• Dave, the last sentence in your comment is unfortunate. It paints you as a conspiracy paranoiac by repeating Rush Limbaugh-style right-wing talking points that set up a straw-man cartoon of “extreme liberals” who invite the destruction of our civilization, etc. etc…. This sort of “liberal” exists only in the imaginations of far-right propagandists. This is an example of the right wing hearing its own propaganda narratives of supposed domestic enemies echoing off the walls of the media cave and taking the echoes as evidence of its enemies’ nature and existence. Calm down. We have enough problems facing us without adding more by conjuring up ghosts inspired by partisan paranoia spread by lying demagogues like the Rush L’s of the world. Speaking as a card-carrying member of the Liberal Party of Canada, I assure you unequivocally that I, and everyone I know, are most certainly in favour of banning anyone connected with terrorist training camps from coming to any Western country.

        • Canadian Liberals would grant citizenship to the devil himself if he promised to vote for them.

          • Canadian Conservatives have and they still could only get a minority.

      • Cdn In Europe. Sorry you took umbrage with the last sentence. Maybe I should have used something else other than “extreme small l liberal”. I have never watched Rush Limbaugh, although I’m familiar with his rant and don’t subscribe to most of what he expounds. That said, the fact remains that Canadian Immigration Law, Immigration Review Boards, Federal Courts and even the Supreme Court have made it easy for anyone claiming refugee status to enter and remain in Canada, even when the evidence strongly supports a high probability and even proof that they have been/are associated with groups espousing violence against the West or anyone that does not subsribe to their brand of violent and uncompromising politics by force. The magic word is “don’t send me away I might be tortured”! That is the part of the reason why we have the bulk of the Khadar family and their ilk. Even the weakest claim of possible torture is mostly accepted in 98% of the cases. These people lie much of the time and organizations like Amnesty International are front and center in making sure they are not deported, regardless of the consequences to our society. The CBSA, Immigration, CISIS and the RCMP have not got a clue as to where many failed applicants even are in Canada – not all would-be terrorists. Deportees are even lost in the USA! By the way I have read Gwynn Dyer’s book and believe it is well done. I espeacially like it that he puts the boot to the myth that these wars are about oil! Oil, like drugs, goes where the money is, embargo or not. There are too many ways to get it via 3rd parties, refined, etc.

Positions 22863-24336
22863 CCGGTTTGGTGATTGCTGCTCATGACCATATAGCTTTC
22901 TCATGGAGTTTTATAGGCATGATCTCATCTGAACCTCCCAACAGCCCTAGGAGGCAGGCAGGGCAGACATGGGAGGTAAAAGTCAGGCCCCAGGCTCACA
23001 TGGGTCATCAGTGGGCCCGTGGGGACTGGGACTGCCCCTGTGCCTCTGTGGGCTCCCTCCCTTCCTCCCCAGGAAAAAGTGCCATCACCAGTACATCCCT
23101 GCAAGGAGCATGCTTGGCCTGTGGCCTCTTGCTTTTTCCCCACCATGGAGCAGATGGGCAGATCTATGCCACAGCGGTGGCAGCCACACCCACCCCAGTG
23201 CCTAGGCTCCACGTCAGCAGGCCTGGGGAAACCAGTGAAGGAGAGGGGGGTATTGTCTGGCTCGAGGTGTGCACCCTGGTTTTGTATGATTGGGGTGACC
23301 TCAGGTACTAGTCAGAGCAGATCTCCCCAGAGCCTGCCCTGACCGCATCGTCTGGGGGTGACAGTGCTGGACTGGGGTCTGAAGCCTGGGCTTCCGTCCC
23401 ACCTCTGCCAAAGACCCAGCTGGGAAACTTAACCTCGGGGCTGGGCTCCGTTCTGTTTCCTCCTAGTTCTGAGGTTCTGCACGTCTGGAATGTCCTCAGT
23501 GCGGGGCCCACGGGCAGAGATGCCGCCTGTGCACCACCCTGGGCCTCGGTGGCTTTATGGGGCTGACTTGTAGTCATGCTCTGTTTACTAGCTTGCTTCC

• Dave’s comments on canadian judiciary remind me of the decades long trial process of the defunct ‘Khalistan’ members, accused in bombing Air India’s ‘Kanishka’. the final verdict by canadian court was infact was mocking the victims families .Even when the evidence strongly supports a high probability and even proof that the accused have been (taking from dave) involved candian court given them acean chit…